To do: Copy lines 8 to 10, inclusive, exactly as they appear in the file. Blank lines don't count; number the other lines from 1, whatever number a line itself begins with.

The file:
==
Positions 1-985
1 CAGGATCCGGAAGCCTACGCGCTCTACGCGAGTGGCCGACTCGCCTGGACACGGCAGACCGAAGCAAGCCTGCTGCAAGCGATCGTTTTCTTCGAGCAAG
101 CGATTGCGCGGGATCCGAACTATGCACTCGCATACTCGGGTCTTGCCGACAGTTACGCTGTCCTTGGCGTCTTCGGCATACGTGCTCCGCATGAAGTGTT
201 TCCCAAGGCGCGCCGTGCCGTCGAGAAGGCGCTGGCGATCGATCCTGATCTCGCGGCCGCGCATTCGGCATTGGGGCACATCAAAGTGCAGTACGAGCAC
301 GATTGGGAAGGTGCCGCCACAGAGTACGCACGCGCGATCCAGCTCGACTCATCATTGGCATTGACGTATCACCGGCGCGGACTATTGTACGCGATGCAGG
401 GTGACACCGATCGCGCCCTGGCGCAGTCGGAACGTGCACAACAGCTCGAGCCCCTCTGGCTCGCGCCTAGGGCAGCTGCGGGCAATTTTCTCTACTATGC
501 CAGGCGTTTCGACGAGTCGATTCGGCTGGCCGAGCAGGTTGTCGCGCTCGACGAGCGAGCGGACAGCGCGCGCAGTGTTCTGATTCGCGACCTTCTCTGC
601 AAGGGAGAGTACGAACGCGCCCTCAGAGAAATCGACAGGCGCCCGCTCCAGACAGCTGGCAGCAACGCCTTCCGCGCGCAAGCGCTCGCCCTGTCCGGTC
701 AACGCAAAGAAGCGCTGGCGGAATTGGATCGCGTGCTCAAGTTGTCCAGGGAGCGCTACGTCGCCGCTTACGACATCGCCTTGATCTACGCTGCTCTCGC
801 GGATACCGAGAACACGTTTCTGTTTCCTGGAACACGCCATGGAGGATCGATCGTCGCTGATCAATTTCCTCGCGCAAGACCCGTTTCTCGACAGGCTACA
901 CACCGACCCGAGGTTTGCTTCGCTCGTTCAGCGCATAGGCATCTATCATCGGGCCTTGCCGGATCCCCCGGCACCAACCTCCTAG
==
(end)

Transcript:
601 AAGGGAGAGTACGAACGCGCCCTCAGAGAAATCGACAGGCGCCCGCTCCAGACAGCTGGCAGCAACGCCTTCCGCGCGCAAGCGCTCGCCCTGTCCGGTC
701 AACGCAAAGAAGCGCTGGCGGAATTGGATCGCGTGCTCAAGTTGTCCAGGGAGCGCTACGTCGCCGCTTACGACATCGCCTTGATCTACGCTGCTCTCGC
801 GGATACCGAGAACACGTTTCTGTTTCCTGGAACACGCCATGGAGGATCGATCGTCGCTGATCAATTTCCTCGCGCAAGACCCGTTTCTCGACAGGCTACA